One of the first things many women do after missing their period or experiencing nausea, breast tenderness, or other symptoms involves taking store-bought pregnancy tests. After receiving a positive or inconclusive result on a pregnancy test, there are bound to be questions and concerns about what to do next.
As rare as false positives are, they do happen. False negatives are even rarer. Some medical conditions can trigger false or inaccurate pregnancy results or symptoms test results, such as ectopic or hormonal irregularities. Even if you take several tests to ease your mind, one of the first things you’ll need to do is see a doctor to confirm your results and learn how far along you may be. The timing of this visit can impact your situation and your next steps.
Start Searching for an OB/GYN
If you don’t already have an OB/GYN or certified nurse-midwife in mind, now is a good time to get started searching for one. Ask friends, family, and colleagues for referrals and take the search online to check out reviews and recommendations. Don’t forget to ask the primary care or family physician for recommendations as well. After narrowing down choices, it’s time to make an appointment. You can call 708-763-6518 to find a doctor or midwife with West Suburban Medical Center.
What to Expect at the Doctor After a Pregnancy Test
When contacting the doctor’s office, you may need to answer personal questions about your most recent missed period and any symptoms you may be experiencing. Then, you’ll work with scheduling to set up an appointment. Usually, prenatal visits start around the eighth week of suspected pregnancy (four weeks after your missed period).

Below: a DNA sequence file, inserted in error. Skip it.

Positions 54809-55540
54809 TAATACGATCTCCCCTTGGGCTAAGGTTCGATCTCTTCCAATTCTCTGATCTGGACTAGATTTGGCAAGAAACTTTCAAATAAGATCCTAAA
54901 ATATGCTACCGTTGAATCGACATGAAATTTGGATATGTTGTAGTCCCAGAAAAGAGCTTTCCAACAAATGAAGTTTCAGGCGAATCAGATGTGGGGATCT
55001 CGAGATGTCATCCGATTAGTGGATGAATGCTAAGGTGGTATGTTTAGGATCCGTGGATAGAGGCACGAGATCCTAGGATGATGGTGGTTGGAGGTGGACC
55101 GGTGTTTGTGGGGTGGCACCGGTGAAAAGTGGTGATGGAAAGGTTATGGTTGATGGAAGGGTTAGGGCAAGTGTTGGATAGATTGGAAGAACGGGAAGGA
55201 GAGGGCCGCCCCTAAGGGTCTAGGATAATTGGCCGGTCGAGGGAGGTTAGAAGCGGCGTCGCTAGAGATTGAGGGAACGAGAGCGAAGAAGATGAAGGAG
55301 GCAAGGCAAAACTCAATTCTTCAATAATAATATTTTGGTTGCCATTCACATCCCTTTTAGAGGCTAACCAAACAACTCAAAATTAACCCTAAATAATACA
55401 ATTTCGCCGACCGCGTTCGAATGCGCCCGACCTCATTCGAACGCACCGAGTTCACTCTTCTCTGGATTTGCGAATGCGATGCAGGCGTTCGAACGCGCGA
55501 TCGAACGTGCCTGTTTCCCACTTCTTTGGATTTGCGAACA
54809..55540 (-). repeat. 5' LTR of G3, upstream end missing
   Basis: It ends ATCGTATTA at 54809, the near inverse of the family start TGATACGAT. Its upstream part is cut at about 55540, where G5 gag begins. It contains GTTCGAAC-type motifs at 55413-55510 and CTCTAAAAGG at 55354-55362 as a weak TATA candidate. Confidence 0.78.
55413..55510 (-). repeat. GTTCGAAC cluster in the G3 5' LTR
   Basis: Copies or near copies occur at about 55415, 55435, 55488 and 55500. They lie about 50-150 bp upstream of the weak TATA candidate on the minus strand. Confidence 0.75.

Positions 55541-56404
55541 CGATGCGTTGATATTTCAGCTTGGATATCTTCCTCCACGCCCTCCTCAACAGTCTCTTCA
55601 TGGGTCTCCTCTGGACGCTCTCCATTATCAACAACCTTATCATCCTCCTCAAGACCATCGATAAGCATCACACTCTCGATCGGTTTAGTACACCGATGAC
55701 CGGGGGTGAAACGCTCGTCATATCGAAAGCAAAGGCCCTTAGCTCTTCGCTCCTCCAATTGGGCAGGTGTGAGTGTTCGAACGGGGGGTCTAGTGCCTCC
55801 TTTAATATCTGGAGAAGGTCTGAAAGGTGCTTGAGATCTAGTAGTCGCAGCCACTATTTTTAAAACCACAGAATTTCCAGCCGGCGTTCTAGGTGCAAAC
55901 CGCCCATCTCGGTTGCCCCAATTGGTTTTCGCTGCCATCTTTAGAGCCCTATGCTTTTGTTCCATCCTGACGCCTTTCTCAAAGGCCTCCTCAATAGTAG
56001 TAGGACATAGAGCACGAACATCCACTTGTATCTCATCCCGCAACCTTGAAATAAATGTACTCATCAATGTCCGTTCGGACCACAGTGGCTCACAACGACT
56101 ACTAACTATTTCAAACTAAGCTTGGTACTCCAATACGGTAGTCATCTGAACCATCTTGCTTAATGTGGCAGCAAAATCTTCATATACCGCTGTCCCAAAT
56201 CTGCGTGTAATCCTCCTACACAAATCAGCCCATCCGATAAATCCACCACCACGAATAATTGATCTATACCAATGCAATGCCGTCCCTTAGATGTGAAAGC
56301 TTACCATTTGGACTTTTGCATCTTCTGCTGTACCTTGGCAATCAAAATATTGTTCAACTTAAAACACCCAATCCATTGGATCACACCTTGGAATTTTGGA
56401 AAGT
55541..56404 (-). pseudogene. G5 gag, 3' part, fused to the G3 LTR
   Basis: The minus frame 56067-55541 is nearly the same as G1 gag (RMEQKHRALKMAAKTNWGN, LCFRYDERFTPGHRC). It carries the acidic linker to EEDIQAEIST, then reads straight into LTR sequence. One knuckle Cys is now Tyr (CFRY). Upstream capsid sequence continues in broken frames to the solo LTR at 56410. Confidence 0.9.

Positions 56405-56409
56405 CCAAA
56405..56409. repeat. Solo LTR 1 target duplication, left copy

For some women, appointments to verify pregnancy test results may occur earlier, such as if there are concerns about being further along in pregnancy than expected or serious or potentially life-threatening medical issues.
Today’s pregnancy tests are highly accurate. Many brands provide results with greater than 98% accuracy. Still, mistakes and inaccurate results are common. Seeing the doctor after taking an at-home pregnancy test is beneficial for a definitive result you can trust. That way, you can evaluate your situation and family planning goals and make the necessary adjustments and decisions to achieve them.
When to See a Doctor After a Pregnancy Test
Ideally, you should contact a doctor within the first few days after taking a pregnancy test. It’s best to schedule an appointment with a medical provider to confirm pregnancy test results around the eighth-week mark after a missed period. Some women may need to see a physician sooner if they experience any of the following symptoms.
- Severe abdominal or vaginal pain
- Unusual or unexpected bleeding
- Sudden swelling of the hands, face, or feet
- Extreme or persistent nausea
- Excessive headaches
- Have a chronic or autoimmune condition
- Persistent itching
Pregnancy changes the body, starting from the moment of conception. Besides the broad range of emotions you may experience during pregnancy, it’s important to pay attention to any current changes or symptoms you may be having or may experience in the next several months.